You could benefit from working with one of our one-on-one UCAT tutors if you are having trouble with the UCAT Abstract Reasoning section. They can walk you through our large question bank, assisting you in spotting trends, and they can tailor the sessions to meet your exact needs.

4. Abstract Reasoning – timing tips

The UCAT Abstract Reasoning part is the quickest – only 12 minutes – but it also features the most questions – a staggering 50. You must be aware of how much time (or rather, how little!) you have for each question and that you keep track of it. On exam day, especially if you have not extensively prepared ahead of it, it is incredibly easy to become stuck on the difficult questions and run out of time.
This section also contains a variety of question types. Depending on the type of question, you should adjust how much time you spend answering it.

To be specific, there are two broad types of questions for this section. The first type of questions, Type 1, ask 5 questions for only 1 set of patterns given. The other type of question, Type 2, only gives 1 question per set of patterns. There is one pattern and five corresponding questions for Type 1 questions. To avoid getting stuck on these lower yield problems (Type 2), you should adjust how long you spend searching for the pattern. Ideally, you should only spend 1 minute for the five Type 1 questions, and 14 seconds for each Type 2 question.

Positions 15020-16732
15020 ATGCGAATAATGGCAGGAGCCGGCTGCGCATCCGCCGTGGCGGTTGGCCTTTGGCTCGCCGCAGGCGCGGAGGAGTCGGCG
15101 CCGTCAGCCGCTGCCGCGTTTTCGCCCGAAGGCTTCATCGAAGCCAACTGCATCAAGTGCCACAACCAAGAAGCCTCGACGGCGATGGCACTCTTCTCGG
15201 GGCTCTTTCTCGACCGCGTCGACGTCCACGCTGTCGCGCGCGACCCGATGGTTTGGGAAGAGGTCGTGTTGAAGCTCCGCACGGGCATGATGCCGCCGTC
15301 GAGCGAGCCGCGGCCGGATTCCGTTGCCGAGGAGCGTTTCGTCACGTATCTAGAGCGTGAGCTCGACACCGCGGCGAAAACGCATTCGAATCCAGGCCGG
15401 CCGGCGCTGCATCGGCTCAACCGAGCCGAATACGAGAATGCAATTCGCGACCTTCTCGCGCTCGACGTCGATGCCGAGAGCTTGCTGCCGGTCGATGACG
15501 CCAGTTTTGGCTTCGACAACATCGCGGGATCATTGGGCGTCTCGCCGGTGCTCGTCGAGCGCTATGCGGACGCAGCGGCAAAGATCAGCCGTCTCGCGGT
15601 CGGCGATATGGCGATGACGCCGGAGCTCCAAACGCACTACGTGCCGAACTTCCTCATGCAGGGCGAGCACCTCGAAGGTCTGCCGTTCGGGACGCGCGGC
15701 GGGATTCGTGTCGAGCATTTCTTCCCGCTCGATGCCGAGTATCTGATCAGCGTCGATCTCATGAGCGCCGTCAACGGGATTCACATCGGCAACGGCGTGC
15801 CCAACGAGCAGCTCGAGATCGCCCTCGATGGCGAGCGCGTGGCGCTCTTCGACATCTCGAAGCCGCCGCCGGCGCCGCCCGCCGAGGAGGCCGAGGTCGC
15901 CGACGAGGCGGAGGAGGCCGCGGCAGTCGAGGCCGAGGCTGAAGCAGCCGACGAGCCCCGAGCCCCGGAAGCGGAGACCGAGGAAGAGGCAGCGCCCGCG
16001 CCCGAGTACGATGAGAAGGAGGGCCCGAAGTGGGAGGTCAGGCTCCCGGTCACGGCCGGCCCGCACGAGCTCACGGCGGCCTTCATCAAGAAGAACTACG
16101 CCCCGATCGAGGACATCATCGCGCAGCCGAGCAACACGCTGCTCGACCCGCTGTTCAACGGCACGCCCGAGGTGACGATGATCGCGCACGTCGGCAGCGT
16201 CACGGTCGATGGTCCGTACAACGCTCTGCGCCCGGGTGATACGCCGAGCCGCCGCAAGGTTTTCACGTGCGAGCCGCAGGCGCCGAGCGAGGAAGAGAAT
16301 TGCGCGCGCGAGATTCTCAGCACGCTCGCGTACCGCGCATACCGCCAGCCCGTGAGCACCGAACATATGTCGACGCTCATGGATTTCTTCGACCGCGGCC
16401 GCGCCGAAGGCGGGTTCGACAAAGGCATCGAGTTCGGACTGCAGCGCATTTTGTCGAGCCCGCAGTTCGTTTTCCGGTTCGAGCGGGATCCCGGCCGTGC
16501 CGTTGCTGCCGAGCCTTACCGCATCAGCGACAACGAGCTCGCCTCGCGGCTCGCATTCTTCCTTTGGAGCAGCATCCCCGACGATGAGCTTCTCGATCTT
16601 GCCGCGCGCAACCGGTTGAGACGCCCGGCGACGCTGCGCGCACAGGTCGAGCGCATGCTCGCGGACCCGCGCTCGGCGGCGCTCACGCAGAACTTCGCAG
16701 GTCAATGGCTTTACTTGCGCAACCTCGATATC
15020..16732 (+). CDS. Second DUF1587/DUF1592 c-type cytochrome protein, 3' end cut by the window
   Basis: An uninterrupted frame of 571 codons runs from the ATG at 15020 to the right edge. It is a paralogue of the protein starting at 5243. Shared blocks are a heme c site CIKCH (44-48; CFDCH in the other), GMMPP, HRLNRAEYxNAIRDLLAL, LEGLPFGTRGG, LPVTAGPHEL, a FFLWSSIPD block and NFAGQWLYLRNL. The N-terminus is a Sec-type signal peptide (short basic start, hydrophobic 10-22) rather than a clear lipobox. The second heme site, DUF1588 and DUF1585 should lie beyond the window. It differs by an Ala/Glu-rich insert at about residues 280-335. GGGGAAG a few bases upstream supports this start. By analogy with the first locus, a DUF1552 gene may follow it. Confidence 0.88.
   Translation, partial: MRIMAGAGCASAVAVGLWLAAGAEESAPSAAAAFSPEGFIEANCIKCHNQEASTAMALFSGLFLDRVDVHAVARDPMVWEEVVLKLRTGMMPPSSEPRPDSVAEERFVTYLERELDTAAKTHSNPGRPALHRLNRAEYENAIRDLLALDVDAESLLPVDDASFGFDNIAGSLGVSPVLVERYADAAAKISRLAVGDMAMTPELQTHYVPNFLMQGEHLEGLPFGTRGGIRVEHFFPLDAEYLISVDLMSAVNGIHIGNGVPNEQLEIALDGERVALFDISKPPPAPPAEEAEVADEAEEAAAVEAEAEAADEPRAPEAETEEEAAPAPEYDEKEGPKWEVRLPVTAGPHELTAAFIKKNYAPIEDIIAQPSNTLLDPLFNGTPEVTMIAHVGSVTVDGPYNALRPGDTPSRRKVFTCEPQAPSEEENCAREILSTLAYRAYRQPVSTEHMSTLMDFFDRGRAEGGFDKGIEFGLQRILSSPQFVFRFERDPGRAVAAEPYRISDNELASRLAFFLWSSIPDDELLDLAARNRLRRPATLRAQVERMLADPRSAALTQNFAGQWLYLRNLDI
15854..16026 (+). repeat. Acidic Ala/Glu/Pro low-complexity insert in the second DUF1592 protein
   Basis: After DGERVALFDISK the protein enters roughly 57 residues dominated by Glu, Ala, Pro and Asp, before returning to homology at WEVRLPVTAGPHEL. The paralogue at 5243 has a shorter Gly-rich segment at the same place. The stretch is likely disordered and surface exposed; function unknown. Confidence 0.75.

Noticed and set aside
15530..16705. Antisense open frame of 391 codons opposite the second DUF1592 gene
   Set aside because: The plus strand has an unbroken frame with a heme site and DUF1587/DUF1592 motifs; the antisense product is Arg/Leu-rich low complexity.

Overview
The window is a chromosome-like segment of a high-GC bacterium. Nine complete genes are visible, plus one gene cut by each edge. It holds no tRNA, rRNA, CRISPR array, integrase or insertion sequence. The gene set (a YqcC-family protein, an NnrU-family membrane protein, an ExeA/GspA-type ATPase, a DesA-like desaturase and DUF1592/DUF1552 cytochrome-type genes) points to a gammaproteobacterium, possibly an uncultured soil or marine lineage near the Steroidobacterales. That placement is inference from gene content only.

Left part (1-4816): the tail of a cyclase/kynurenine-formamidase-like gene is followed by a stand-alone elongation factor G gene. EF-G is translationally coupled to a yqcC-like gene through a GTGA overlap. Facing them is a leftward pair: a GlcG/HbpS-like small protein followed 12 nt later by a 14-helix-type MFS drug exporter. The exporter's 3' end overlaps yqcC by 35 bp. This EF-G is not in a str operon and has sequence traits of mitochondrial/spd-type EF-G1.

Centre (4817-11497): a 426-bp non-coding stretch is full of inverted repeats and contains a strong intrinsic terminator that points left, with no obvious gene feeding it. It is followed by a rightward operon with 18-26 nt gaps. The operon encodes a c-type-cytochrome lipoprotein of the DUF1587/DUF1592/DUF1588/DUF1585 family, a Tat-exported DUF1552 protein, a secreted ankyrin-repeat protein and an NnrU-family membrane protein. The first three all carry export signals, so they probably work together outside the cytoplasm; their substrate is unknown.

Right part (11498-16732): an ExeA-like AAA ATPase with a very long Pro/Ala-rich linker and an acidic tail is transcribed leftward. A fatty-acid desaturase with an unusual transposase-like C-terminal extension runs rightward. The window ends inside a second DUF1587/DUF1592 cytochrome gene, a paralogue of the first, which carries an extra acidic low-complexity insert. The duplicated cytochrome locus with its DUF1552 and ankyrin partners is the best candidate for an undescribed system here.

Type 1 QuestionsType 2 Questions
1 Pattern1 Pattern
5 questions per set1 question per set
1 minute per pattern14 seconds per pattern

5. Know when to move on

The UCAT Abstract Reasoning section is extremely challenging, and it is easy to get carried away and spend longer than necessary attempting to answer complex problems. It is important to acknowledge that some designs are ultimately just too challenging, despite their deliberate design!

To slow test-takers down, they are given difficult questions with extremely detailed and complicated patterns. Candidates who cannot recognise a question as being above their ability will waste time attempting to figure it out in the allocated time. If you come across a question like this, answer it as best you can and go on. You can even give a random guess if you are not making any headway! You can better spend your time on other questions, and you will get a higher grade by using your time to solve questions you are able to answer.

Keep in mind that the UCAT does not practice negative marking, so there is no harm in guessing to move on to the other questions in the section. In the UCAT, you should never leave a question blank – even if your answer is only a guess! This is because you still have a 25% chance to get it right, even if you have no idea how to solve the question.

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    6. Always start with the simplest box